"We can talk to him, but it's more, 'Does he want to call us or go get a free pair of Oakleys?' We're losing," Bryant Simon said, laughing. "But the day he got here, he called us super excited and had long, detailed conversations with the both of us."
"That was three days ago!" Reardon said.
In the meantime, the players' parents have kept busy communicating with one another through a network of emails, texts and pictures, said Reardon, who sent photos of yesterday's opening ceremonies to the parents who had yet to arrive.
Reardon, a nurse practitioner who does shift work, said her colleagues stepped up to ensure she could attend.
"People have been amazing," she said. "When they got to the World Series, my friend texted me and said, 'I can work the 18th for you!' "
Bryant Simon said he's been taking pictures of Daily News articles on the Taney Dragons and sending them to his son in Williamsport, via cellphone.
The feelings Bryant Simon said he was experiencing, he couldn't quite name.
"I'm having emotions I never had before - and I went to the University of North Carolina, so I've had some big emotional investment in games," he said. "But I've never had this before."
Getting to the Little League World Series isn't Eli Simon's only accomplishment this year. According to his folks, Eli won second place in critical thinking at the city-wide George Washington Carver Science Fair for his study on behaviorism and the placebo effect.
Eli Simon's older brother, Ben, 15, couldn't be prouder, even if he is a tad envious of his kid brother's athletic success.
"I'm jealous. It's everybody's dream to be on ESPN," he said. "It's cool that he gets to live it out."
John Mallory, 47, traveled all the way from Fort Lauderdale, Fla., to see his nephew, Carter Davis, play in the Little League World Series.
"I remember when I was 12 and this was the ultimate dream, and I never got to come," Mallory said. "So I get to kind of live it through Carter now."
None of the family members at batting practice yesterday had any game-day rituals they perform on their players' behalf. Most said they weren't nervous for the big game - just excited. The word most often used to describe what it was like to see their child play on a national stage was "surreal."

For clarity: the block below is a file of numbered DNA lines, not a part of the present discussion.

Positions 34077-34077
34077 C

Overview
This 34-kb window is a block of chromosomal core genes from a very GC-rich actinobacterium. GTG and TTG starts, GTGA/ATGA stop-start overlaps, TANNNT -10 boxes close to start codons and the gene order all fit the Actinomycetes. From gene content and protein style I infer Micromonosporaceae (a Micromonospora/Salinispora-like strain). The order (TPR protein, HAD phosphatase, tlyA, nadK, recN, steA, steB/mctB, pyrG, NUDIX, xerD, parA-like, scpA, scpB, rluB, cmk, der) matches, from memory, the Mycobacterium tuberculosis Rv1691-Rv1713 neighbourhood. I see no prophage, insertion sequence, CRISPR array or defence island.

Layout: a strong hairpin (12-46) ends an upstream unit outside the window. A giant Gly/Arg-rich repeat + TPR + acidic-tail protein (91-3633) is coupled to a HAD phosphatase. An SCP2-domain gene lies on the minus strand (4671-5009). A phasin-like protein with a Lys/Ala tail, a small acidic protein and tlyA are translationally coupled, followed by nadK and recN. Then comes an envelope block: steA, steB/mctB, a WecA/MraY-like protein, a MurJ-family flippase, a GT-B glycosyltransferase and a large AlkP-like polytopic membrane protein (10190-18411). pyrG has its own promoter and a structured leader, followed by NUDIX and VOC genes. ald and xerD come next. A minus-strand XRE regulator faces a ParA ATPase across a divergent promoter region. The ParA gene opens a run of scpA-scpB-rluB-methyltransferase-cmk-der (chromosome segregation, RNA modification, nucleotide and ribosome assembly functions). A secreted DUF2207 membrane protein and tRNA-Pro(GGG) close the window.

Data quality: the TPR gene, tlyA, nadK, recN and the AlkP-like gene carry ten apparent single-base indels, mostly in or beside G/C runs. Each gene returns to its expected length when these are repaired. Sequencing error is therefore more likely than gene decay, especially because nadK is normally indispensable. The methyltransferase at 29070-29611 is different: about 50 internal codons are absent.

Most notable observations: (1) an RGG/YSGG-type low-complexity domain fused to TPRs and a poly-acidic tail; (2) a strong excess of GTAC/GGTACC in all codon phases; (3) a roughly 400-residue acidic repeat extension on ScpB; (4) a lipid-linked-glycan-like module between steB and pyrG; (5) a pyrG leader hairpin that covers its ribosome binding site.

Kevin Lawrence, 47, of York, isn't related to any of the players but he brought his two sons, 8-year-old Connor and 3-year-old Cooper, to see the Dragons' batting practice yesterday.
A month ago, the family didn't know the Taney Dragons "from Adam," he said, but a father-sons trip led them to the championships in Bristol, Conn., where they met the team.
Lawrence said the players gladly took pictures with his kids and let them play with their phones.
"Now, whenever [Taney Dragon] Jared Sprague-Lott comes on TV, my 3-year-old says 'That's my best friend!' " Lawrence said.
Within minutes of the Lawrence family's arrival at the batting cages yesterday, Sprague-Lott and Mo'ne Davis came over to say hello to the boys and before the team left, they spent time talking with the family again.
"Mo'ne has had more interviews than President Obama and she still took the time to say hello to a 3- and 8-year-old," Lawrence marveled.
Young Connor turned to his dad and repeated something he had once heard Mo'ne say on television, something that stuck with him.
"She said it's not just about her, people worry too much about her," he said. "It's about the team."
Kevin Lawrence said he wants to start his own Little League team, in part, because of what he's seen in the Taney Dragons.
"I'm more impressed with them as young people than I am with them as players, and I'm very impressed with them as players," he said. "They are emblematic of what Little League is supposed to be about: high-character kids."
On Twitter: @FarFarrAway